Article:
LA: Underlying Tort Suit
Facts: Plaintiffs was in a motorboat accident that injured his two passengers. He did not have liability insurance that would cover the passengers’ injuries so he retained another lawyer to file a voluntary petition in bankruptcy court. The passengers filed a separate complaint in bankruptcy court to argue their claims against him were not dischargeable in bankruptcy. The court signed and entered a consent order based upon all parties’ consent and lifted the automatic stay of their lawsuits against Plaintiff and it was found he did negligently cause the accident and was found to be intoxicated at the time but his actions were not wanton or reckless. Plaintiff in the instant action alleged legal malpractice was committed because at the time the consent order was signed in bankruptcy court, the statute for dischargement of claims did not apply to the actions brought against him because he wasn’t found to act in a wanton or reckless manner and that his lawyers did not properly research whether it applied. Plaintiff assigned his legal malpractice claims to the plaintiffs in the underlying action. Defendants objected to the petition arguing that plaintiffs had no right of action to bring the lawsuit because legal malpractice claims are not assignable under Louisiana law.
Issue: Is a legal malpractice claim assignable under Louisiana law?
Ruling: The statute provided that all rights may be assigned, with the exception of those pertaining to obligations that are strictly personal. While the Louisiana Supreme Court had held that tort actions are not strictly personal, it has been in cases where the plaintiff died subsequent to filing the action. The assignee-Plaintiffs also argued they could have initiated this action on their own behalf without the assignment. However, that is only in cases where the debtor- increases his insolvency by failing to file a legal malpractice action against former lawyer. Here, if he did file suit, he would have increased his insolvency by means of legal fees and costs. Defendants argued legal malpractice claims shouldn’t be assignable for public policy considerations and a majority of other states do not allow it. An attorney does not owe a legal duty to his client’s adversary when acting on his behalf, so a non-client cannot hold his adversary’s attorney personally liable for malpractice. To allow malpractice claims to be assignable would be “detrimental to an attorney’s duty of loyalty and confidentiality to his client, would promote collusion, and would increase a lawyer’s reluctance to represent an underinsured or insolvent client”. However, at least 2 other states (ME and PA) do allow assignment of legal malpractice claims.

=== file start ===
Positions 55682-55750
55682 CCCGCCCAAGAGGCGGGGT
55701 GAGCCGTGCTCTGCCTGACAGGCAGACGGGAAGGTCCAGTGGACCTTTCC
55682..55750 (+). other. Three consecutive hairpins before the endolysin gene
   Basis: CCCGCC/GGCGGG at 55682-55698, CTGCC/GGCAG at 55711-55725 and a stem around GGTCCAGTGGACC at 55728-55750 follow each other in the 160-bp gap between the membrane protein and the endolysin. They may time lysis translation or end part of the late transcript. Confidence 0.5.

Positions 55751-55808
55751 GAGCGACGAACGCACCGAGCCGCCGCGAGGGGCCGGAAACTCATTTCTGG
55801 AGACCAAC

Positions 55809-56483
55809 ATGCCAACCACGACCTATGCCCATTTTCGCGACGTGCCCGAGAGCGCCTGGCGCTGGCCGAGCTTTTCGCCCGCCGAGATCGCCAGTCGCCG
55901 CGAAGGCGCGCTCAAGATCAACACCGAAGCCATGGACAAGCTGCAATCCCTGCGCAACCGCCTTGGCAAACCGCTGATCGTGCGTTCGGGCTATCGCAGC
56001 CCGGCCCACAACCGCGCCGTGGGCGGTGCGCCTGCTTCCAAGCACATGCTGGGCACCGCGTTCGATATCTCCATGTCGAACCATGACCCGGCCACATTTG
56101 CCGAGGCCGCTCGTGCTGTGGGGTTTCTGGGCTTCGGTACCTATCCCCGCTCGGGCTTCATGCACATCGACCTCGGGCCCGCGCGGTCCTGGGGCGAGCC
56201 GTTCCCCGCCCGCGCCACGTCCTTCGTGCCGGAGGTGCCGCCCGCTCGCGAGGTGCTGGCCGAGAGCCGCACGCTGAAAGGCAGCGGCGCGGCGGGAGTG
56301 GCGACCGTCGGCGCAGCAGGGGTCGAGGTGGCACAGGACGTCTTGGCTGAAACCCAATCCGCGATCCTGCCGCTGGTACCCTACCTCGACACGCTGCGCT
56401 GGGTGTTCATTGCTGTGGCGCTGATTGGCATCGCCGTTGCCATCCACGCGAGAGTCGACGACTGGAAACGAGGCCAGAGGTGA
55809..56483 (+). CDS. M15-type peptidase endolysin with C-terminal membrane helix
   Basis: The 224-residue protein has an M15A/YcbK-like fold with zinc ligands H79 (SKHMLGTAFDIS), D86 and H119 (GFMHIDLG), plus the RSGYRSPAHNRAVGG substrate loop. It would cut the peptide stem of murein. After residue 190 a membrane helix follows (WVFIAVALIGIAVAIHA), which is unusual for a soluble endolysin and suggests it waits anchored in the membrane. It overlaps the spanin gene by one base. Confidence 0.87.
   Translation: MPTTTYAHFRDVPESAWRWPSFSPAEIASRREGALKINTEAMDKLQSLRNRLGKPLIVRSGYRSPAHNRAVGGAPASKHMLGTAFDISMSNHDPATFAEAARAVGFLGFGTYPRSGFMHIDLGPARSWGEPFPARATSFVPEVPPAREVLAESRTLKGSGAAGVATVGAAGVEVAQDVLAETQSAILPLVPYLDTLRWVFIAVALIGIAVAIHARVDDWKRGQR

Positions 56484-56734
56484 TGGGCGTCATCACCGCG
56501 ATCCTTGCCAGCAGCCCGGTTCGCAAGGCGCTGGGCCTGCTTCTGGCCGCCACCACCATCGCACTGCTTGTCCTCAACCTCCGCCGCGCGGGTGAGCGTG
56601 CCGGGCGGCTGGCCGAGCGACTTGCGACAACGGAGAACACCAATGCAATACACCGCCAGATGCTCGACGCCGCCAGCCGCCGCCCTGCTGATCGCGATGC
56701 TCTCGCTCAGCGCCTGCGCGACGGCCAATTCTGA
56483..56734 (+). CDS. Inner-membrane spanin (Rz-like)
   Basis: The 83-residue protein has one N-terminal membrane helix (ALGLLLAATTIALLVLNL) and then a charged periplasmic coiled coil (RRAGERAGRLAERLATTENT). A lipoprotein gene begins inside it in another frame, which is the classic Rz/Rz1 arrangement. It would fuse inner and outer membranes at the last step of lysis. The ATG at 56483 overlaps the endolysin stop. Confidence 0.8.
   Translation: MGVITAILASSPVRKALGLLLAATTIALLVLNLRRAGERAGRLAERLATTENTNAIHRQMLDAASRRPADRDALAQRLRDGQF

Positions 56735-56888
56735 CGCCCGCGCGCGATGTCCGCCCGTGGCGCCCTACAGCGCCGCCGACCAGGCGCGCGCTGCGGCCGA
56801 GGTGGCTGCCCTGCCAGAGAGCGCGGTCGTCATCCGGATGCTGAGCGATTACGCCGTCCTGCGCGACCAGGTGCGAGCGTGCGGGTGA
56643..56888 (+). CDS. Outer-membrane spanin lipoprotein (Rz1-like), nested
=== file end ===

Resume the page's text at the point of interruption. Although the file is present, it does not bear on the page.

Lesson: Legal malpractice claims are not assignable; it is restricted to only the parties involved.